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Chess of the Wind still has the power to shock

Mohammad Reza Aslani’s chamber drama Chess of the Wind, long presumed lost, is now restored to its former glory and streaming 

A still from ‘Chess of the Wind’
A still from ‘Chess of the Wind’

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Every once in a while, there’s a little miracle involving a lost film. Rumours of its greatness, the memories of the few who had seen it, echoing down the decades. And then, out of nowhere, something turns up in an archive, in a spring cleaning—and there is a resurrection. For almost four decades, Mohammad Reza Aslani’s Chess Of The Wind was as good as lost. Screened only once, at the 1976 Tehran International Film Festival, it was banned during the Iranian cultural revolution. A bootleg copy was passed around among cinephiles over the years, but no one thought they would ever see the film as it was meant to be. Then, in 2014, as if willed by the movie gods, the director’s son found the negative in an antiques store in Tehran.

The film can now be seen, in its startling original form, on MUBI. It takes place in a gothic mansion somewhere in the early 20th century (though the last shot in the film is the Iran of 1976, when the film was shot). Autocratic Hadji Amoo (Mohammad-Ali Keshavarz) rules over the household, which has recently come into the hands of the wheelchair-bound Lady Aghdas (Fakhri Khorvash), his stepdaughter, who is being wooed by one of two adopted brothers (the other is having an affair with her maid). When Hadji Amoo tries to take the house from Aghdas, she takes an extreme step (in a chilling bit of foreshadowing, one of the servants remarks how Aghdas’ mother, the former owner of the mansion, was handy with acid). And so Chess Of The Wind becomes a psychodrama, and a ghost story, building to a truly feverish last act.

If this sounds nothing like the Iranian cinema you have seen…that’s probably the case. Chess Of The Wind is far from the social realism of Abbas Kiarostami or the poetry of Mohsen Makhmalbaf. This is high melodrama, textured to an almost suffocating degree. The film is more like Rainer Werner Fassbinder in its vitriol, its grasping characters and its decaying grandeur. Just a few years before its release, the German had made The Bitter Tears Of Petra Von Kant, two women confined to a luxurious room—not unlike Aghdas and her maid (Shohreh Aghdashloo, who later acted in Kiarostami’s The Report and now works in American film and TV), down to the lesbian overtones in the scene where their hands intertwine in an erotic caress. This was surely a big reason for the film’s banning, though the scenes where the servants discuss forced conscription must have been politically explosive too.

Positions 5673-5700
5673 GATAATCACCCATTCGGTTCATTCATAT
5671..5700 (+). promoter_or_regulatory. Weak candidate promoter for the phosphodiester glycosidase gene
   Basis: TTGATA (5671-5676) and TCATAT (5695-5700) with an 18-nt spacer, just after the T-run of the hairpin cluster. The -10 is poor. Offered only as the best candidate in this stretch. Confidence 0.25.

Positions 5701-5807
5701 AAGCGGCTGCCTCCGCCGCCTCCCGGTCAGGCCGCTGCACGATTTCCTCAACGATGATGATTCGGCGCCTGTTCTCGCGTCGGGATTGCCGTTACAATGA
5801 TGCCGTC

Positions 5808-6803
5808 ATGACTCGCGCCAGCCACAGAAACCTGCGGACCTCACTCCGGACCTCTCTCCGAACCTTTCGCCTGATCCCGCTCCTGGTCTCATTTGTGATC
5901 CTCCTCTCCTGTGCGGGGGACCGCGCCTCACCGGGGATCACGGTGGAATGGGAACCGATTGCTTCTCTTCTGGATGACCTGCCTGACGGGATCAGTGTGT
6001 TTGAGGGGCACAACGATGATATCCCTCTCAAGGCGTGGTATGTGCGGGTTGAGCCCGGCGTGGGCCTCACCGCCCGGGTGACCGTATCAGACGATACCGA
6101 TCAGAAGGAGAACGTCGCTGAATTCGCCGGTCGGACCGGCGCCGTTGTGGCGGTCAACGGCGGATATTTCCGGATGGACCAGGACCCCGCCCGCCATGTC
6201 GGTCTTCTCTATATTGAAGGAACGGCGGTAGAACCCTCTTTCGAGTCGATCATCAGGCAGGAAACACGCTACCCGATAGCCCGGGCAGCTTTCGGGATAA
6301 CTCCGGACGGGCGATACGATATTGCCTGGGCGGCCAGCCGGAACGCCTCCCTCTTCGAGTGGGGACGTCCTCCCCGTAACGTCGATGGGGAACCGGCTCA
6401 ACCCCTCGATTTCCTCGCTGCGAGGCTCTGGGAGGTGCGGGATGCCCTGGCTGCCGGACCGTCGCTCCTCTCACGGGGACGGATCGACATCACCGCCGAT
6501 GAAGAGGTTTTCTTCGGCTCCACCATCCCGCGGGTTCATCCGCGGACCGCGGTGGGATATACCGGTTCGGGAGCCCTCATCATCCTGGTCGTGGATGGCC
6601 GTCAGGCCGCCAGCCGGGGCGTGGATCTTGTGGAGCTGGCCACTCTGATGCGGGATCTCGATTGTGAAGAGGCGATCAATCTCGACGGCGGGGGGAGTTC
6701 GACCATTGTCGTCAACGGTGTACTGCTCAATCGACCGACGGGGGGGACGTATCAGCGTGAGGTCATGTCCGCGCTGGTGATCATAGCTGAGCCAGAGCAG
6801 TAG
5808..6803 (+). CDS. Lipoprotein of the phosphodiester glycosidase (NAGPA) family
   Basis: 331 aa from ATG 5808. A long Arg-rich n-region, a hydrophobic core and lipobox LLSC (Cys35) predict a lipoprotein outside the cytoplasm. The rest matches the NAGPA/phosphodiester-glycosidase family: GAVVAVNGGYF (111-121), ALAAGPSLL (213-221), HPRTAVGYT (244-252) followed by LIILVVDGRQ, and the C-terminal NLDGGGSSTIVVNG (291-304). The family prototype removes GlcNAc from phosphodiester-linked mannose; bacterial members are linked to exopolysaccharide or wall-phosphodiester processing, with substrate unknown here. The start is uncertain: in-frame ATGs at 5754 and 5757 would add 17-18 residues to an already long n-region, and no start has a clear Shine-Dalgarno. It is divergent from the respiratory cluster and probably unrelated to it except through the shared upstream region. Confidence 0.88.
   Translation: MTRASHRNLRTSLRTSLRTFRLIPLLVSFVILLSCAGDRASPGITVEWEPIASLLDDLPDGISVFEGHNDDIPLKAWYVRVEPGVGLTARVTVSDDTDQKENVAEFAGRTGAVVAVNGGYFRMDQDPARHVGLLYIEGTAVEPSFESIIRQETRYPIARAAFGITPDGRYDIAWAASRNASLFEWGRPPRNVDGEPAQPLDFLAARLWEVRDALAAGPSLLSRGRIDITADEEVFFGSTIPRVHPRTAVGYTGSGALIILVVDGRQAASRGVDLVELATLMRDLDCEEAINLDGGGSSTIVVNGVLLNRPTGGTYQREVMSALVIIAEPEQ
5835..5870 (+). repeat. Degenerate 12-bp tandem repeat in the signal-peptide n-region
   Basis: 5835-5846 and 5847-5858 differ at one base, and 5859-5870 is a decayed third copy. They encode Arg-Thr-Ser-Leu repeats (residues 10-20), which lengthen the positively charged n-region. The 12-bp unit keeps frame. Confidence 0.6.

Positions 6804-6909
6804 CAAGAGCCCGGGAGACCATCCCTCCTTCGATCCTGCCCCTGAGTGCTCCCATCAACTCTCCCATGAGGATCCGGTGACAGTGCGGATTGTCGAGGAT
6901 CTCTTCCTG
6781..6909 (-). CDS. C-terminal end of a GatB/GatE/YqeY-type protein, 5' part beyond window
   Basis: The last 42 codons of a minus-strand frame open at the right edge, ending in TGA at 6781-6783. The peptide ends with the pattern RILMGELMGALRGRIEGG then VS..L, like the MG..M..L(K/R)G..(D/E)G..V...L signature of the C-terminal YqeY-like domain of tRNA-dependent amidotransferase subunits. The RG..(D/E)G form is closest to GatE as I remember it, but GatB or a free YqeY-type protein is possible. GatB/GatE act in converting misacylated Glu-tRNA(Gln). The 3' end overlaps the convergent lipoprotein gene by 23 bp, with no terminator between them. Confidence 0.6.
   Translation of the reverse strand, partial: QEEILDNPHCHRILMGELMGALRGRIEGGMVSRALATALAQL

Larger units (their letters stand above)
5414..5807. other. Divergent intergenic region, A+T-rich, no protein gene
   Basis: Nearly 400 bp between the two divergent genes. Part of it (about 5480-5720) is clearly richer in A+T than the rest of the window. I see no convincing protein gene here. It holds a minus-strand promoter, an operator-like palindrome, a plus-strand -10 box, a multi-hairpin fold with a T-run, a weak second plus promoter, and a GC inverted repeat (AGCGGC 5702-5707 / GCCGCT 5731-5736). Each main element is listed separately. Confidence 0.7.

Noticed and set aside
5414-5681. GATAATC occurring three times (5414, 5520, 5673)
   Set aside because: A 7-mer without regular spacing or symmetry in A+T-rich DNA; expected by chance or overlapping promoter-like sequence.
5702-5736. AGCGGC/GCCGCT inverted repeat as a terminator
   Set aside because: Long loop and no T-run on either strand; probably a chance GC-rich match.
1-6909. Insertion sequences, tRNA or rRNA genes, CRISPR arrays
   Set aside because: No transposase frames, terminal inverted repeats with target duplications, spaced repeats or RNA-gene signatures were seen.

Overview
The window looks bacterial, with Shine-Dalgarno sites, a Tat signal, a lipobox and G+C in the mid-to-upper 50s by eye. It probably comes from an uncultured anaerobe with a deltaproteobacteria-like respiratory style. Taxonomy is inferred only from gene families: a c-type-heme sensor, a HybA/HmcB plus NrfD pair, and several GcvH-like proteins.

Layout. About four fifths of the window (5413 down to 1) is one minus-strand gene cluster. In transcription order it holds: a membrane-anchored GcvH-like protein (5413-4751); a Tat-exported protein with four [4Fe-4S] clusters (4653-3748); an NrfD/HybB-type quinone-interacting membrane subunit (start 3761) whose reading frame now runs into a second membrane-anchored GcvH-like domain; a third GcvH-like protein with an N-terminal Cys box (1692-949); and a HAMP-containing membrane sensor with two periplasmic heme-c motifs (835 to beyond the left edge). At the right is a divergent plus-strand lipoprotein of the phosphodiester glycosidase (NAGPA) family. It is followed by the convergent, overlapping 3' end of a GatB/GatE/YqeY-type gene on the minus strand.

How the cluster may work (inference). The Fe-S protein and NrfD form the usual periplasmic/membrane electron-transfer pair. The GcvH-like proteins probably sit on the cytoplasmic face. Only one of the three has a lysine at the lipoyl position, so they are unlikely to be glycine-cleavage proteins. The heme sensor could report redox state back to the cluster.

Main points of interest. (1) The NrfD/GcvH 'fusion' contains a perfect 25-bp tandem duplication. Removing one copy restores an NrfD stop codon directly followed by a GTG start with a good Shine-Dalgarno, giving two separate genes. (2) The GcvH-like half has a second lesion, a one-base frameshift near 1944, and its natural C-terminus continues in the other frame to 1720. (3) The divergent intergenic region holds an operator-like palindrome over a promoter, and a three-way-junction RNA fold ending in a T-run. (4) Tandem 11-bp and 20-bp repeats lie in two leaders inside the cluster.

This is an erotic film, but devoid of tenderness. Everything teeters on the edge of perversity. Hadji is rumoured to have a preference for young boys. After he’s felled by a blow of a flail, Aghdashloo’s heavy breathing as she helps carry the body out of the room seems to suggest other exertions. Later in the film, what starts out as a playful love scene between the maid and her lover morphs into one of violence. The music, though played on Iranian instruments, sounds like avant-garde jazz. Even the elements acquire an unstable feverishness as the film progresses, with the Greek chorus of women washing clothes finding themselves in the midst of a sudden storm.

It’s possible to imagine a phantom stage production of this film—most of the scenes are conversations between two, three, four people in one or the other palatial room or on the staircase, which sees several acts of violence. Yet, Aslani’s intricate long takes and close-ups of faces, objects and hands—especially hands—explodes the neutrality of theatre viewership.

Like Barry Lyndon (1975), this film is shot exclusive in natural light and candlelight. “At the time the story takes place, there was no power,” Aslani told The Film Stage. “So, realistically, it should be shot with candlelight for all of the obvious reasons, but the main point for me is about the shadows and what they hide. This light is a kind of cinematic expression, it enhances the obscurity of everything. Whatever these lights are revealing at any moment, they are hiding something at the same time.” The candles lend the proceedings an appropriately horror-movie flicker, never more effective than the surreal, hellish red sequence where Hadji suddenly appears, like the devil in Häxan, and Aghdashloo rises from a bath and creeps across the room like an awakened vampire.

At the start of this piece, I left out the step between rediscovery and rerelease—the restoration of Chess Of The Wind by Martin Scorsese’s World Cinema Project, under the aegis of The Film Foundation. The organisation’s invaluable work is getting an extended showcase on MUBI, with Aslani’s film, Héctor Babenco’s Pixote (1981), Mário Peixoto’s Limit (1931) and Jean-Pierre Dikongue-Pipa’s The Child Of Another (1975) already streaming on the platform. They will be joined in the coming months by Kim Ki-young’s The Housemaid (1960), Med Hondo’s Oh, Sun (1967), Sergei Parajanov’s The Color Of Pomegranates (1969), Apichatpong Weerasethakul’s Mysterious Object At Noon (2000), Ousmane Sembène’s Black Girl (1966), and others. There’s no better place to start than Chess Of The Wind, which will shake up your notions about Iranian cinema.

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